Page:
After Hurricane Ian slammed into southwest Florida, washing out the Sanibel Causeway and cutting off thousands of Sanibel Island residents, another flood hit the area: construction crews and resources that swarmed the area to rebuild two roadway sections and five washed-out approaches to restore access.
The onslaught of resources worked, with contractors and engineering firms successfully completing causeway work in less than one month after the storm and almost two weeks ahead of schedule.
The work was completed by a joint venture of Jacksonville, Fla.-based Superior Construction and Miami-based The de Moya Group, along with Ajax Paving, Fort Myers, Fla. The Florida Dept. of Transportation (FDOT) also has contracted Superior/de Moya for progressive design-build of the causeway's permanent repair, says Ryan Hamrick, Superior's division manager.
The hurricane had washed away two large sections at the northernmost end of the causeway, Hamrick says, and five approach slabs were severely damaged, as was the connection to Sanibel Island. Sea walls crumbled around those sections of approach slabs, but the primary work to reopen the causeway was repair it and all approach slabs. The two islands along the causeway also had significant breaches.
Emergency repairs were completed and the three-mile-long causeway reopened for roughly 6,000 island residents on Oct. 19. Repairs were prioritized by FDOT, per an Oct. 4 directive from Florida Gov. Ron DeSantis. Completion of the work 15 days later exceeded the target date of Oct. 31.
The multifaceted approach included working from the mainland out, as well as by approaching various areas along the causeway by using marine equipment to bring in rip rap and other material, excavators and loaders. Temporary sheet piles were used as crews built the travel surface back.
“The approach there was just pounding the effort with resources,” Hamrick says.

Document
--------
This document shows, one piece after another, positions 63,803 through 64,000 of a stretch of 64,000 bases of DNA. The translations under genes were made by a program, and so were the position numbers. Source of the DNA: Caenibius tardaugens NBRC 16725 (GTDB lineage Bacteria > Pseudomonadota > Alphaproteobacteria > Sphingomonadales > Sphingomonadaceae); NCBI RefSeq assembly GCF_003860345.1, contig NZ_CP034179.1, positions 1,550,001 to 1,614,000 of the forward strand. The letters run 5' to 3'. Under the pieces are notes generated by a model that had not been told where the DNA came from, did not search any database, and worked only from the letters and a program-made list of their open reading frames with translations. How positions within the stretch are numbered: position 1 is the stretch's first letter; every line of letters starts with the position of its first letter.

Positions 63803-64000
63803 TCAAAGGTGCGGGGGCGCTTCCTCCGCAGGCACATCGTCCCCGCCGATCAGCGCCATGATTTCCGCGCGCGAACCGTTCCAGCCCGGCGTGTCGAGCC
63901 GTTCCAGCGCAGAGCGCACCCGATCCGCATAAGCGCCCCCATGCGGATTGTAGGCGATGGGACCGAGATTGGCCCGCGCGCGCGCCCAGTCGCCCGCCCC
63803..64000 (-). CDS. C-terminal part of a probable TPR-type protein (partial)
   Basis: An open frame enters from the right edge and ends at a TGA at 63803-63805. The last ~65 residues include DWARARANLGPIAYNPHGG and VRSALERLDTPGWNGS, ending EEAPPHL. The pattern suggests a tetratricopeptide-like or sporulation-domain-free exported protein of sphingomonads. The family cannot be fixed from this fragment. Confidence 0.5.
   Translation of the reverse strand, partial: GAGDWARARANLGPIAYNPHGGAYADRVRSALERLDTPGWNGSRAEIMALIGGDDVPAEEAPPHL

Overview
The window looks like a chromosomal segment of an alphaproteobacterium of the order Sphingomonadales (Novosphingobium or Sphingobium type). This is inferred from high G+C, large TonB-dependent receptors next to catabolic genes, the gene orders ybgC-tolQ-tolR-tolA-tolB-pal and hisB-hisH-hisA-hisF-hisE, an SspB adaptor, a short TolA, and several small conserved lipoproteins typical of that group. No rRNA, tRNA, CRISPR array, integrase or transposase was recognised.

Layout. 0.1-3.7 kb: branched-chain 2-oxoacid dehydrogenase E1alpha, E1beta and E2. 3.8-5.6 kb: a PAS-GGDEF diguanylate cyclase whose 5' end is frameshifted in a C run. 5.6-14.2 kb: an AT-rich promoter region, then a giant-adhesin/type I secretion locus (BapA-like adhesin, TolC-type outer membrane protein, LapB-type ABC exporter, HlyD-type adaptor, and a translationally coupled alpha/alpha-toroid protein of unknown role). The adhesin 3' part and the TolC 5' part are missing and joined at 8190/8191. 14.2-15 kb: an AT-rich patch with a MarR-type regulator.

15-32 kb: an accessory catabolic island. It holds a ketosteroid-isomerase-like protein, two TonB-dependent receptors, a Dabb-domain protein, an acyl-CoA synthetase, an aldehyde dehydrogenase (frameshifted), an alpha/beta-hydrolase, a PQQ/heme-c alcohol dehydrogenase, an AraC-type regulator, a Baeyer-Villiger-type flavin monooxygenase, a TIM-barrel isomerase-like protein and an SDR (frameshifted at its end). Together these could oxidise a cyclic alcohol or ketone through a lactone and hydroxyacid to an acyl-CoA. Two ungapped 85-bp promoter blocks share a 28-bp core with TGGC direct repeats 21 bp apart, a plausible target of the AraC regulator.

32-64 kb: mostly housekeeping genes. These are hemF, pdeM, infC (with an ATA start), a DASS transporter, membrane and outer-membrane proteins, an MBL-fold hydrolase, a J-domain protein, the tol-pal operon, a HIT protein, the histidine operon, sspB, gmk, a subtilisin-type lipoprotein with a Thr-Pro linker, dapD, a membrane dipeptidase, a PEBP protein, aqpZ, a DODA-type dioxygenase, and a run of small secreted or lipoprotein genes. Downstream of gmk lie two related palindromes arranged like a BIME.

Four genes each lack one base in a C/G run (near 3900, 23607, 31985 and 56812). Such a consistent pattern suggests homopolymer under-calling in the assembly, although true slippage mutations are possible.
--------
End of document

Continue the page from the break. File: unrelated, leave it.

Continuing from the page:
Washed-out material was dredged up and relocated on both islands to rebuild causeways, he says, with work continuing 24/7 and the team logging around 36,000 worker hours with close to 150 personnel from the joint venture alone.
With temporary repairs in place, Hamrick says the Superior/de Moya JV is turning its focus to plans for permanent repairs, although no timeline is yet in place for that work. He estimates that the project team will submit its designs to FDOT within the next few weeks.
“Once we got that completed [Oct.19], the focus turned to the more permanent, resilient design for the causeway,” he says. “We’re working with our design engineers to focus on critical areas we want to build first, to get those wrapped up and submitted to FDOT.”
All work is being done under one phased design-build, or progressive design-build contract, Hamrick says, with no set final value. Resilience in the face of future storms will be a big part of the design for permanent causeway repairs, says the manager, who was on the scene within a few days after the storm to view damage and assist FDOT with assessments.
“Pictures don’t really do it justice,” he says. “Seeing it with your own eyes gives you a great appreciation for storm surge and what it can do to the structures we build every day.”
It was an eye-opening experience, Hamrick says, as was seeing the emergency and cleanup efforts that followed, which he describes as impressive, crediting teams from FDOT, emergency crews and others.
“It was impressive to see the cohesiveness,” he says, noting that work was all done amid the extra challenge that came from working in an area that had been so severely ravaged by Ian.
“Everything that would not typically be a challenge on a job: accessing, just driving to the job site took hours,” Hamrick says. “Housing for the crews, meals, how to get equipment and fuel to the job site, everything was a challenge. But everything was overcome because every person on the job site from top to bottom was working to help the community reestablish the connection to the island.”